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  • Brooke Iglar

Boston Mayor Tapped for Biden’s Cabinet

President Biden has nominated Boston Mayor Marty Walsh to join his cabinet as Labor Secretary. While the nomination of Walsh, a white man, disappoints some who were hoping for a more diverse cabinet, others are thrilled to have a more pro-union labor secretary. If confirmed, Walsh will be the first union member to serve this position in nearly half a century. Prior to being elected mayor in 2013, Walsh served as a state representative and was head of the Boston Building Trades Council. He also joined the Laborers’ Union Local 223 at age 21 and served as its president until he was elected mayor. Walsh and Biden have been close for years; along with the working class, Irish-Catholic background they share, they have also worked together in support of striking grocery workers, and Biden presided over Walsh’s inauguration after his re-election in 2018.

Biden made labor reform a major part of his platform during the election. Vowing to prioritize worker safety, Biden has promised to enforce an Emergency Temporary Standard to protect workers during the COVID-19 pandemic. Biden has also pledged to raise the federal minimum wage to $15 an hour, something Walsh has already accomplished in Massachusetts. Additionally, Biden is expected to eliminate tip wage, which allows employers to count tips towards mandated minimum wage. There is also expected to be a push for a more labor-friendly National Labor Relations Board, which currently holds a 3-1 Republican majority, with one open seat; Biden is expected to bring the board back to a Democrat majority.

With millions out of work and facing the loss of unemployment benefits due to the global pandemic, as well as a narrowly divided Congress, Mayor Walsh is stepping into this job at one of the most critical times in history for American labor. He has already been approved for the position by the House, and now awaits final confirmation from the Senate. As the U.S. Secretary of Labor, Walsh is expected to focus on workplace safety during the pandemic, along with enforcing Occupational Safety and Health Act regulations, which were scaled back under the Trump administration. Walsh has also been a long time advocate for pay equity among genders and aces, as well as for equity of opportunity, regardless of race or gender, and is expected work to bring this about on a federal level. Additionally, Walsh is likely to push for raising the federal minimum wage to $15 an hour, as well as paid family leave, both of which he advocated for and oversaw the enforcement of as mayor of Boston.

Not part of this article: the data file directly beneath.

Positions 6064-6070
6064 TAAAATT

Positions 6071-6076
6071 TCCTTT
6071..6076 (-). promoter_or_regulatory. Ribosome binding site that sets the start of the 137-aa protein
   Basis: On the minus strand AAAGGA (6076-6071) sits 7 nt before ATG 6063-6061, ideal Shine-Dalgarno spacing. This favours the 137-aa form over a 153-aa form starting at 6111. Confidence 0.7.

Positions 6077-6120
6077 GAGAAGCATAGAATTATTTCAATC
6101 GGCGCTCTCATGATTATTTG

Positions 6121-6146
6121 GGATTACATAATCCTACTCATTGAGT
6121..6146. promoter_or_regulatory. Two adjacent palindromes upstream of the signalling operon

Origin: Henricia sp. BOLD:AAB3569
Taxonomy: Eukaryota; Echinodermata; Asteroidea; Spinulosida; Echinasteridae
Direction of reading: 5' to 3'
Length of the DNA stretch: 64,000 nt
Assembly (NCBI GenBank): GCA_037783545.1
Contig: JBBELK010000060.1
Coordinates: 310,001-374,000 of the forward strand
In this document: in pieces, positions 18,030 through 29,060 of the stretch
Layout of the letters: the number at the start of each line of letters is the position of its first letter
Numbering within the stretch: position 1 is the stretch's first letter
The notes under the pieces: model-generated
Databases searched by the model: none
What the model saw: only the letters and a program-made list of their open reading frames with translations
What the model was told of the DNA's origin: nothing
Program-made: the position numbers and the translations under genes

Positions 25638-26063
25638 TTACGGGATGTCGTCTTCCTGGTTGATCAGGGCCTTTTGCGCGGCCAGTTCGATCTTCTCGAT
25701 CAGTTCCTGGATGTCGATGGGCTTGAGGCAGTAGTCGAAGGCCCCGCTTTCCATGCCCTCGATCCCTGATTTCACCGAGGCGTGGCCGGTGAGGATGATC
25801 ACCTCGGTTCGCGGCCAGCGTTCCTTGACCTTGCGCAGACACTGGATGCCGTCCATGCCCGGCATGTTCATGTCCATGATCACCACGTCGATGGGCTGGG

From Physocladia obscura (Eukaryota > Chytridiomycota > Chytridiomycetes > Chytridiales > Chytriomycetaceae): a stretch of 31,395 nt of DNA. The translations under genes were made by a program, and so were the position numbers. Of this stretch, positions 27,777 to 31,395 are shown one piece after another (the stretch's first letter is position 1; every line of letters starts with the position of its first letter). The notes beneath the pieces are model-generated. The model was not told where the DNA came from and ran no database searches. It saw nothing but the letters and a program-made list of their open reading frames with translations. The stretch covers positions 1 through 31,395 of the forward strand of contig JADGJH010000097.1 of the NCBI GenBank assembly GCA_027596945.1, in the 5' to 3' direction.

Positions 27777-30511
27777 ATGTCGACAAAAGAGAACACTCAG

Boston has been a part of Mayor Walsh’s life since he was born. Walsh grew up in Dorchester, surviving Burkitt’s lymphoma as a child and later struggling with alcoholism as a young man. Having been sober for over twenty years, his own experiences with addiction have inspired his lifelong commitment to the prevention and treatment of the disease. A major focus of his administration has been strengthening public schools; adding hundreds of pre-kindergarten seats, funding extended learning time and advanced curriculum at more schools, and securing tuition-free community college for Boston Public Schools graduates. Walsh has additionally pushed for economic growth in Boston. One of his more successful endeavors as mayor was moving the General Electric company headquarters from Connecticut to Boston, bringing hundreds of jobs along with it, as well as helping to build Boston’s innovation economy. Other major accomplishments of his include forming the nation’s first municipal Office of Recovery Services to prevent and treat substance abuse, expanding affordable and middle-incoming housing for Boston, and creating the “learn and earn” job apprenticeship program and an Office of Financial Empowerment to address income inequality.